Female infanticide in China
China has a history of female infanticide spanning 2000 years. Infanticide has been practiced worldwide since antiquity for the purpose of population control, but what was unique in China is that an overwhelming majority of the victims were girls.
When Christian missionaries arrived in China in the late sixteenth century, they noticed the practice of female infanticide, and witnessed newborns being thrown into rivers or onto rubbish piles. In the seventeenth century Matteo Ricci documented that the practice occurred in several of China's provinces and said that the primary reason for the practice was poverty.
The census of 1990 showed an overall sex ratio of 1.066, a normal sex ratio for all ages should be less than 1.02. The reason for the discrepancy is female infanticide and sex selective abortion.
During the 19th century female infanticide was practiced in the majority of China's provinces. The practice declined precipitously during the Communist era, but has reemerged as an issue since the introduction of the one-child policy in the early 1980s.
The practice of female infanticide was far from wholly condoned in China. Buddhism in particular was quite forceful in its condemnation of it. Buddhists wrote that the killing of young girls would bring bad karma, conversely those who saved a young girl's life either through intervening or through presents of money or food would earn good karma, leading to a prosperous life, a long life and success for their sons. However the Buddhist belief in reincarnation meant that the death of an infant was not final as the child would be reborn, this belief eased the guilt felt over female infanticide.
The Confucian attitude towards female infanticide was conflicted. By placing value on age over youth, Confucian filial piety lessened the value of children. The Confucian emphasis on the family led to increasing dowries which in turn led to a girl being far more expensive to raise over a boy causing families to feel they could not afford as many daughters. The Confucian custom of keeping the male within the family meant that the money spent on a daughter's upbringing along with the dowry would be lost when she married, and as such girls were called "money-losing merchandise". Conversely the Confucian belief of Ren led Confucian intellectuals to support the idea that female infanticide was wrong and that the practice would upset the balance between yin and yang.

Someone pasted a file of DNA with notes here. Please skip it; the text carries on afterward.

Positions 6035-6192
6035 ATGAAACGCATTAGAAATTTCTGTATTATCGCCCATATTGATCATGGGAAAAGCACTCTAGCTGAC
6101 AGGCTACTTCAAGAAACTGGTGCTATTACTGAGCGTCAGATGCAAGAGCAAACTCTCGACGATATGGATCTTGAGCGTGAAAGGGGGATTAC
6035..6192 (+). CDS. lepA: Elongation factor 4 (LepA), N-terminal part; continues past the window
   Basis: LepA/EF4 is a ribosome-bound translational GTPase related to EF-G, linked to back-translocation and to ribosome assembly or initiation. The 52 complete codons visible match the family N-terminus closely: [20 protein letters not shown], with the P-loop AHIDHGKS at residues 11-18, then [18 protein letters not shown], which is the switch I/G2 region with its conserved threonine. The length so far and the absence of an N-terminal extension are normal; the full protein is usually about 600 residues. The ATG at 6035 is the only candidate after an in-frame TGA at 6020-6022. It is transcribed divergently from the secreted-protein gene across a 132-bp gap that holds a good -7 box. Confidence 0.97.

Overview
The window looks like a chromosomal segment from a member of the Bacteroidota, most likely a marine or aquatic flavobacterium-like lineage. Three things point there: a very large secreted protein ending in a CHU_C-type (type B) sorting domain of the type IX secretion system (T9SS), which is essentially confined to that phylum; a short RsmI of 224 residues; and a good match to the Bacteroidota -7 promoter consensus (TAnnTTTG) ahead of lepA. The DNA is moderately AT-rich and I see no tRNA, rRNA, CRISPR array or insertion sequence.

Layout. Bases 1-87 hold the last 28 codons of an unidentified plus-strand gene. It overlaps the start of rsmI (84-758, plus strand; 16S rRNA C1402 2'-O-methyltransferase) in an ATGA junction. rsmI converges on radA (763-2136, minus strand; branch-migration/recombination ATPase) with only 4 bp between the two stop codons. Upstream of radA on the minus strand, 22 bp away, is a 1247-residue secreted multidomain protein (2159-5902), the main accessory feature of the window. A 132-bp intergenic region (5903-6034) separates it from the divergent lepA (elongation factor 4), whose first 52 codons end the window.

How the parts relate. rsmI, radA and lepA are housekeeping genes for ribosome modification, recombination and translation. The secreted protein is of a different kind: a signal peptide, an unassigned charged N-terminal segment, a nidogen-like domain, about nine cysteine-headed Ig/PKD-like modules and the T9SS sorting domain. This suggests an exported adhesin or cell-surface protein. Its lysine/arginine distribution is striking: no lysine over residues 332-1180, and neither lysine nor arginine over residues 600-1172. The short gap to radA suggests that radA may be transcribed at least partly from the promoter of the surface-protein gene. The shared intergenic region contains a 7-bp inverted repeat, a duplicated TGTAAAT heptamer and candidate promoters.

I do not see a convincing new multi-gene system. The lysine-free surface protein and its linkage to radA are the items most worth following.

During the 19th century the practice was widespread, readings from Qing texts show a prevalence of the term ni nü (to drown girls), and drowning was the most common method used to kill female children. Other methods used were suffocation and starvation.[a] Leaving a child exposed to the elements was another method of killing an infant, the child would be placed in a basket which was then placed in a tree. Buddhist nunneries created "baby towers" for people to leave a child, it is however unclear as to whether the child was being left for adoption or if it had already died and were being left for burial. In 1845 in the province of Jiangxi, a missionary wrote that these children survived for up to two days while exposed to the elements, and that those passing by, would ignore the screaming child. Missionary David Abeel reported in 1844 that between one third and one fourth of all female children were killed at birth or soon after.
In 1878 French Jesuit missionary, Gabriel Palatre, collated documents from 13 provinces and the Annales de la Sainte-Enfance (Annals of the Holy Childhood), also found evidence of infanticide in Shanxi and Sichuan. According to the information collated by Palatre the practice was more widely spread in the southeastern provinces and in the Lower Yangzi River region.
In 1930, Rou Shi, a noted member of the May Fourth Movement, wrote the short story A Slave-Mother. In it he portrayed the extreme poverty in rural communities that was a direct cause of female infanticide.
A white paper published by the Chinese government in 1980 stated that the practice of female infanticide was a "feudalistic evil".[b] The state's official position on the practice is that it is a carryover from feudal times, and is not a result of the state's one-child policy. Jing-Bao Nie argues however that it would be "inconceivable" to believe there is no link between the states family planning policies and female infanticide.